IRS Free File to stay open until Nov. 17 to help nonfilers claim missed tax credits
Sunday, October 16, 2022
The Internal Revenue Service is still trying to distribute tax benefits to 9 million families that have yet to claim them.
The yet-to-be-collected tax breaks are COVID-19 economic impact payments available as the Recovery Rebate Credit (RRC), the Child Tax Credit (CTC), and the Earned Income Tax Credit (EITC). These tax benefits were created or enhanced under the American Rescue Plan Act of 2021, and their amounts could make a substantial difference to qualifying recipients, as they were enhanced for the 2021 tax year.
But time to get the federal cash is running out.
So the IRS last week began sending special reminder letters to those who appear to qualify for the tax breaks, but, according to IRS data, did not claim them by filing a 2021 federal income tax return.
Treasury's Office of Tax Analysis identified the letter recipients, who appear to be people who did not make enough money to require they file a Form 1040, by checking available tax information the IRS receives. This data typically is information from W-2 forms, 1099s, and other third-party statements that routinely are copied to the IRS.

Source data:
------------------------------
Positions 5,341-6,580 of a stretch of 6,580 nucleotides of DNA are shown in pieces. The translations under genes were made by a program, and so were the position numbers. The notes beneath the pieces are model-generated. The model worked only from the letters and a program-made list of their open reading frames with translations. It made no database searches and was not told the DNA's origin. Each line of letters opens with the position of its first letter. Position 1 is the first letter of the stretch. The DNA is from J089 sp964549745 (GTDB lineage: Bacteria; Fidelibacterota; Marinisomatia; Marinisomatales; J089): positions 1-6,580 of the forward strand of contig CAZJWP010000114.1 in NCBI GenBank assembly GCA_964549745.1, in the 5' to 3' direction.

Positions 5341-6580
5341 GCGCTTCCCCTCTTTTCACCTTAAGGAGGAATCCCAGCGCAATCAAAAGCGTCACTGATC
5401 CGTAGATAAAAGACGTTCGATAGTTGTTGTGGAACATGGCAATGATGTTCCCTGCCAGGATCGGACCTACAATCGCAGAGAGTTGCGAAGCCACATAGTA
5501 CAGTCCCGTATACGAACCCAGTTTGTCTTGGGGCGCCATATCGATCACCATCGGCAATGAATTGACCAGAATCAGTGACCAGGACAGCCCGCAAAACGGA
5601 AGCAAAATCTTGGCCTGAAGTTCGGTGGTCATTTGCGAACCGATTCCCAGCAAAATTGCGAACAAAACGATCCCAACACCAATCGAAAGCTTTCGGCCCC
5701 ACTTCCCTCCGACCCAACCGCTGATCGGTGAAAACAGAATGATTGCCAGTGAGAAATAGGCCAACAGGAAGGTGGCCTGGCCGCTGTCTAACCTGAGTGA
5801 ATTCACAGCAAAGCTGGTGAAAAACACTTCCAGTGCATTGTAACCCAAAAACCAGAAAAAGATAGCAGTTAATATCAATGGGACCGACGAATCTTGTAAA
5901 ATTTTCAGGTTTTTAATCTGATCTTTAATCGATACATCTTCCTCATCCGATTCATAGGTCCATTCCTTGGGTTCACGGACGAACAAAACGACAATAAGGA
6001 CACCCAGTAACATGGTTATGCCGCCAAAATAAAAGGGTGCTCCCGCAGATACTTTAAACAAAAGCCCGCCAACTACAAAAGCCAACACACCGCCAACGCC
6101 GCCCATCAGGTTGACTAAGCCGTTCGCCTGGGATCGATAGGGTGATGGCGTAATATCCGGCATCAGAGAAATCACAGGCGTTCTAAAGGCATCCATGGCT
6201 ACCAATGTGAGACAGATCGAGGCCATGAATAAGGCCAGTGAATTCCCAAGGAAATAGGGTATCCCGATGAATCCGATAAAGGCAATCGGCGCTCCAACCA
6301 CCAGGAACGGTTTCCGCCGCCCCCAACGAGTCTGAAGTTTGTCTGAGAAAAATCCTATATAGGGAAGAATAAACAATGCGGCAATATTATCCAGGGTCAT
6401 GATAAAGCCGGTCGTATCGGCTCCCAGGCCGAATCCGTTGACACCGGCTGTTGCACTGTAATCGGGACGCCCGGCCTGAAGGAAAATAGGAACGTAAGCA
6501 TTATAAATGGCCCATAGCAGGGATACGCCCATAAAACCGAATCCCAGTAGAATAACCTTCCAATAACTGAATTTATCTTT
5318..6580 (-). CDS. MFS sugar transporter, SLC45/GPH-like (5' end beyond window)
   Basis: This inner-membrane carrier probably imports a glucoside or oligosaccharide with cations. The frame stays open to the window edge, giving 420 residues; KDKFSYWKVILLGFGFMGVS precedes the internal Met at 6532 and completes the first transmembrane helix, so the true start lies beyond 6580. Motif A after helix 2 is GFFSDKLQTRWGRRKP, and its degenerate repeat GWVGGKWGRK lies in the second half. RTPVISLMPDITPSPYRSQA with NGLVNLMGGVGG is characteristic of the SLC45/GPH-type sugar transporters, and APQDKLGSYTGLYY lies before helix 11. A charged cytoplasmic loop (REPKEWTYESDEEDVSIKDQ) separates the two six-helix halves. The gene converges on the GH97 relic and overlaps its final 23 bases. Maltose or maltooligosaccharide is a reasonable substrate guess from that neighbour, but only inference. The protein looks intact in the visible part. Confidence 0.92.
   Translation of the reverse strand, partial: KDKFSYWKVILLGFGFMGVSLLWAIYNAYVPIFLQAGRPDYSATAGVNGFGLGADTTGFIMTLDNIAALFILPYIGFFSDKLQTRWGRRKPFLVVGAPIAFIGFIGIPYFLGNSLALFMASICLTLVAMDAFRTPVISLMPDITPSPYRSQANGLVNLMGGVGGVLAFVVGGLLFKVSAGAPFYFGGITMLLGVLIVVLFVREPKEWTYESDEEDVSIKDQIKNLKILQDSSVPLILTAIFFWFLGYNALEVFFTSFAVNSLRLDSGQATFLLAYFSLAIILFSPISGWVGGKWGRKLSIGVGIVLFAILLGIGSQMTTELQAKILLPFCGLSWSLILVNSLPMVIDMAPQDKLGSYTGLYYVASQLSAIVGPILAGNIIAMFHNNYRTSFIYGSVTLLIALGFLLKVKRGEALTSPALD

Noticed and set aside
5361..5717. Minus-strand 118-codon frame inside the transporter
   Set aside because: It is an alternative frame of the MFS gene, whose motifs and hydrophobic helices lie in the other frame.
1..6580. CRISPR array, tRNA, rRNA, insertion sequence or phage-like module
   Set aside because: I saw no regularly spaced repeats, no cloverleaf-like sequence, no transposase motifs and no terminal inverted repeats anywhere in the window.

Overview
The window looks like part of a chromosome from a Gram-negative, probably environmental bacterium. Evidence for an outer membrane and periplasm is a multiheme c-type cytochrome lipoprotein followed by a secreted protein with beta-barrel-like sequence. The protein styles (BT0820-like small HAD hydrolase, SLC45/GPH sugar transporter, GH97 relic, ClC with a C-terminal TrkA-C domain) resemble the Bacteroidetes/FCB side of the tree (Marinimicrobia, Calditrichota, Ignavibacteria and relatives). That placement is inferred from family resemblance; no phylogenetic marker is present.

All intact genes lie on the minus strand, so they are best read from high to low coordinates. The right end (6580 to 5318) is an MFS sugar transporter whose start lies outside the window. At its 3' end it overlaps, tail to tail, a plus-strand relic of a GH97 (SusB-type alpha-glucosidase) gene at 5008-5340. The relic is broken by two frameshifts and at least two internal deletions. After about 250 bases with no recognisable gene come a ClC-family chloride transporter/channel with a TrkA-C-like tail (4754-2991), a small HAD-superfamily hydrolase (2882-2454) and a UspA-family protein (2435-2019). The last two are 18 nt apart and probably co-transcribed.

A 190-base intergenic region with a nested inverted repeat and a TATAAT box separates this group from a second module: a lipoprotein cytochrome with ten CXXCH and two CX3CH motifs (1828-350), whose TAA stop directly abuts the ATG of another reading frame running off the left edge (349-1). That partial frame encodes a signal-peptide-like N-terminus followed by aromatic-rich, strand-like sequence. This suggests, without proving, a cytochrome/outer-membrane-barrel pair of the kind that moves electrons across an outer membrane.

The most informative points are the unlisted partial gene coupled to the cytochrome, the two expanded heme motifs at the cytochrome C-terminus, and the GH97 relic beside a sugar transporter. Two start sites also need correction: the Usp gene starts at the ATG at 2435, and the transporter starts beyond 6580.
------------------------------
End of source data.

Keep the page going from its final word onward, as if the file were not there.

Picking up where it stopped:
New November filing options: The IRS correspondence should start showing up in those folks' snail mail boxes over the next few weeks.
And because of the mailing delay, the IRS is giving the taxpayers more time to file the tax return necessary to receive them. The agency is keeping Free File open for an extra month, until Nov. 17.
The no-cost tax preparation and e-filing service can be used by filers whose incomes are $73,000 or less. Eight companies from the Free File Alliance, the IRS' private sector tax industry partner in the endeavor, are offering their services this year.